Cox writing in 1877 noted that the church 'consisted of a chancel, nave, and a north aisle, with south porch, and a fine tower, surmounted by a spire, at the west end'. The church included a Norman doorway which indicated a date no later than 1150 for the earlier Norman church. The chancel, tower and spire were all added during restoration works in the 13th and 14th centuries. (1)
The church was gutted by fire in 1914, leaving only the outer shell of the original. A church was present here at the time of the Domesday Survey in 1087 and during the 1915-16 restoration some Saxon remains were identified. The restoration incorporated some of the original stonework which included several stones in the tower that were dressed in a pre-Norman fashion. Part of an ancient Saxon cross was recovered from part of the chancel wall. The pattern on this stone had been shelled off with the action of the fire. (2)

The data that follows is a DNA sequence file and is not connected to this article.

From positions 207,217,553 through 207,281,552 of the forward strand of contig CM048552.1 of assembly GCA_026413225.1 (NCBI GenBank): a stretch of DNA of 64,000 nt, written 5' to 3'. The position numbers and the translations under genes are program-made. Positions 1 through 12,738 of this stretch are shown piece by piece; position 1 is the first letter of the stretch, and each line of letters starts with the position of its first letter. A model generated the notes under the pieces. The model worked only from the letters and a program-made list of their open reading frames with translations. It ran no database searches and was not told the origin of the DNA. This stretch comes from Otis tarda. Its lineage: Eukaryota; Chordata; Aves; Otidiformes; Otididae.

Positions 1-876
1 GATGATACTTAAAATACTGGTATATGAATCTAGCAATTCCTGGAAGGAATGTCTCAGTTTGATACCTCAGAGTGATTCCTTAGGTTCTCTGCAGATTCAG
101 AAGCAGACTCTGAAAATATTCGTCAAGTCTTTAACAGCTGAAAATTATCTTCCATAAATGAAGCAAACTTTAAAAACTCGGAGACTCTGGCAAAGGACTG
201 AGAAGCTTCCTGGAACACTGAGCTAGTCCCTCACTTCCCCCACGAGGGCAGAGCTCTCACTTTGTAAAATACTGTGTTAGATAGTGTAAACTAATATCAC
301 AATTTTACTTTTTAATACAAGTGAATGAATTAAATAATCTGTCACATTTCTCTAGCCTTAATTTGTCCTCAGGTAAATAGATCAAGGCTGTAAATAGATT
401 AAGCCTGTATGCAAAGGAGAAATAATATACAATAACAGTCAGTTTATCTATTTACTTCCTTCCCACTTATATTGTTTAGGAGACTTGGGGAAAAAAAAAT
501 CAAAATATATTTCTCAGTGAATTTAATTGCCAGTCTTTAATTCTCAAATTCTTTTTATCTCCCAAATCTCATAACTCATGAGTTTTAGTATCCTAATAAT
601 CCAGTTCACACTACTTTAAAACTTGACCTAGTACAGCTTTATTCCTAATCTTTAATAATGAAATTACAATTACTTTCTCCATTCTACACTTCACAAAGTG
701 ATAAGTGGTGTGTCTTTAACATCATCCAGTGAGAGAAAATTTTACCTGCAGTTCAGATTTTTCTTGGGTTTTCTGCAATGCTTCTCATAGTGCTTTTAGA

The church is currently in normal use. (4)
Bibliographic reference: Cox, J C. 1877. Notes on the Churches of Derbyshire, Vol. III. pp 53, 58-9, 61.
Article in serial: Cox, J C. 1915. 'The destruction of the Church of All Saints, Breadsall', Derbyshire Archaeological Journal. Vol. 37, pp 91-96.
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Centred SK 371 398 (35m by 19m) (Centre)
BREADSALL, EREWASH, DERBYSHIRE
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Record last edited
Sep 1 2016 11:25AM
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